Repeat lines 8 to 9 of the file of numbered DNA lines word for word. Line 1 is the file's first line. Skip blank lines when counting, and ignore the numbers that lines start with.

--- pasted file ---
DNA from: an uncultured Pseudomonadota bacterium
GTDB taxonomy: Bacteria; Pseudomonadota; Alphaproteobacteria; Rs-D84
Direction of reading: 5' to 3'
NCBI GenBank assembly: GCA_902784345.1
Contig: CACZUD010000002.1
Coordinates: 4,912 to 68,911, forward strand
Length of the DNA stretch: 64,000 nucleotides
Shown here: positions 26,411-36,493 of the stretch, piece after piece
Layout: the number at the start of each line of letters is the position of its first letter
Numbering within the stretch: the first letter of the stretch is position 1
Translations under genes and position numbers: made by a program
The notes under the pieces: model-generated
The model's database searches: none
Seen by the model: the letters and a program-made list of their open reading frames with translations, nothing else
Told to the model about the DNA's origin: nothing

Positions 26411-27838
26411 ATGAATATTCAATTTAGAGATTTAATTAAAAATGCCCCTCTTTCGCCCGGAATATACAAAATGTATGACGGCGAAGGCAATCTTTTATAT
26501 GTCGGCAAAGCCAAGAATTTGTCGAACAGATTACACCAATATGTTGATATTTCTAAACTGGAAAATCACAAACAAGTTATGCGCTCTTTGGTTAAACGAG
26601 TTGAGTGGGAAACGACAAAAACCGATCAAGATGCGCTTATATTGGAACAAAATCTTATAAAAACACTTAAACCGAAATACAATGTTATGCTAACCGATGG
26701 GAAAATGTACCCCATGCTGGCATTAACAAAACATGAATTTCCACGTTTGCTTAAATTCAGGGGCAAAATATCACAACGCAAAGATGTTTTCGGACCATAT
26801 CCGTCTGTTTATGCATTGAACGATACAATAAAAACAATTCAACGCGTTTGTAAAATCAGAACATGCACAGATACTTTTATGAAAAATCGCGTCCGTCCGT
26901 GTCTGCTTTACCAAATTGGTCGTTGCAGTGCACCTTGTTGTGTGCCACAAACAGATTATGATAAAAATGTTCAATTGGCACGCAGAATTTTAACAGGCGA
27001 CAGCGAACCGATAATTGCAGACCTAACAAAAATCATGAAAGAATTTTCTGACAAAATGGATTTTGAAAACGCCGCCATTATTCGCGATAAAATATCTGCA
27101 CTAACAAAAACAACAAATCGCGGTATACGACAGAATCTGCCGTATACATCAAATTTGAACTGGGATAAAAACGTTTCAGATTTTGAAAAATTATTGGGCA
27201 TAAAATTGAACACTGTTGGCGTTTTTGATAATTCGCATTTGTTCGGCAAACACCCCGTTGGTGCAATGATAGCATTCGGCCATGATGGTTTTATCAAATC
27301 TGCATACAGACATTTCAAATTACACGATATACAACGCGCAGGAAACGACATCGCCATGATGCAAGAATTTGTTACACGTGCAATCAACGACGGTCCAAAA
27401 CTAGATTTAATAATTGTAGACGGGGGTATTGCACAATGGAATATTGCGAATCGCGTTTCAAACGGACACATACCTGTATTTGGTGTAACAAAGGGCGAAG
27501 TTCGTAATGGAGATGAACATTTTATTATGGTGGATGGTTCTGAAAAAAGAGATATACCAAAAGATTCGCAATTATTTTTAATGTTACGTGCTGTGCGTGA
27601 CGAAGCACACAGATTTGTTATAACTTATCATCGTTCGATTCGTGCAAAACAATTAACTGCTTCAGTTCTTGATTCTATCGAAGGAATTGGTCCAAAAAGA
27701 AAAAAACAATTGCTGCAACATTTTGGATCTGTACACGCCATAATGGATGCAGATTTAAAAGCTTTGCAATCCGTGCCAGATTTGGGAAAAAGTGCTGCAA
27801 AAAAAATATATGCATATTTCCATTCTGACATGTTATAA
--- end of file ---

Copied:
Shown here: positions 26,411-36,493 of the stretch, piece after piece
Layout: the number at the start of each line of letters is the position of its first letter